ATP WTF Day 1 and Day 2 Orders of Play

Round Robin Day 1 ORDER OF PLAY – SUNDAY, 22 NOVEMBER, 2009

CENTRE COURT – start 12:30 pm

[1] D Nestor (CAN / N Zimonjic (SRB) vs [8] M Fyrstenberg (POL) / M Matkowski (POL)
Not Before 2:15 pm
[4] A Murray (GBR) vs [5] J del Potro (ARG)
At 7:00 pm
[3] M Bhupathi (IND) / M Knowles (BAH) vs [5] F Cermak (CZE) / M Mertinak (SVK)
Not Before 8:45 pm
[1] R Federer (SUI) vs [7] F Verdasco (ESP)

ORDER OF PLAY – Round Robin Day 2 MONDAY, 23 NOVEMBER, 2009

CENTRE COURT – start 12:30 pm

[2] B Bryan (USA) / M Bryan (USA) vs [7] M Mirnyi (BLR) / A Ram (ISR)
Not Before 2:15 pm
[2] R Nadal (ESP) vs [8] R Soderling (SWE)
At 7:00 pm
[4] L Dlouhy (CZE) / L Paes (IND) vs L Kubot (POL) / O Marach (AUT)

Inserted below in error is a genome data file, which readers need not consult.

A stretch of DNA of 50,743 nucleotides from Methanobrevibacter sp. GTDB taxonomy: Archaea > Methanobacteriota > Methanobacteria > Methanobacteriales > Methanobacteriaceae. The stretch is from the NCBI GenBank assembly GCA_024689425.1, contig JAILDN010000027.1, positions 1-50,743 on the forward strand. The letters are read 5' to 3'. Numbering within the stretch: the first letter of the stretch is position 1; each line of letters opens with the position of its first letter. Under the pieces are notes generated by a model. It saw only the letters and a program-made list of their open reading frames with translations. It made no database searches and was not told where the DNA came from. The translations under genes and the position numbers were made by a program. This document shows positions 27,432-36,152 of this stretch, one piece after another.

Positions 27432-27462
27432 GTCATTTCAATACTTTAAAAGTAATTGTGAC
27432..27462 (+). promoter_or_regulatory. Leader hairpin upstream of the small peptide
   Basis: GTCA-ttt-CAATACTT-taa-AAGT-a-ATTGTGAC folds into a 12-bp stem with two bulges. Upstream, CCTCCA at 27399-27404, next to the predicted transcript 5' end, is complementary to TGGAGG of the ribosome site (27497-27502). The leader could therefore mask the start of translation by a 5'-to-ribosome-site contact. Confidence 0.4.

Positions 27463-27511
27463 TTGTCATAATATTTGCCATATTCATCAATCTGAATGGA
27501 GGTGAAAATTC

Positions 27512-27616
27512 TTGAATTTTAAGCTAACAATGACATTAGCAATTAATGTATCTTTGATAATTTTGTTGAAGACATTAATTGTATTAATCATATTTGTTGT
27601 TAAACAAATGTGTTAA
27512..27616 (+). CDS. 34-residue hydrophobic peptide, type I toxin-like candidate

Not Before 8:45 pm
[3] N Djokovic vs [6] N Davydenko (RUS)

Wednesday, November 18, 2009

ATP WTF - The Draws

by Savannah

The rumors turned out to be true and Andy Roddick, a fixture at the ATP Finals for the last seven years, has withdrawn due to injury. Here are the singles and doubles draws for the tournament.

Singles Draw

Group A

Roger Federer (SUI)
Andy Murray (GBR)
Juan Martin del Potro (ARG)
Fernando Verdasco (ESP)

Group B

Rafael Nadal (ESP)
Novak Djokovic (SRB)
Nikolay Davydenko (RUS)
Robin Soderling (SWE)

Doubles Draw

Group A

Daniel Nestor-Nenad Zimonjic
Mahesh Bhupathi-Mark Knowles
Frantisek Cermak-Michal Mertinak
Mariusz Fyrstenberg-Marcin Matkowski

Group B

Bob Bryan-Mike Bryan
Lukas Dlouhy-Leander Paes
Lukasz Kubot-Oliver Marach
Max Mirnyi-Andy Ram

Jo-Wilfried Tsonga will be the first alternate.

Monday, November 16, 2009

Tennis Miscellany

by Savannah

Sometimes it's amazing what comes out of people's mouths.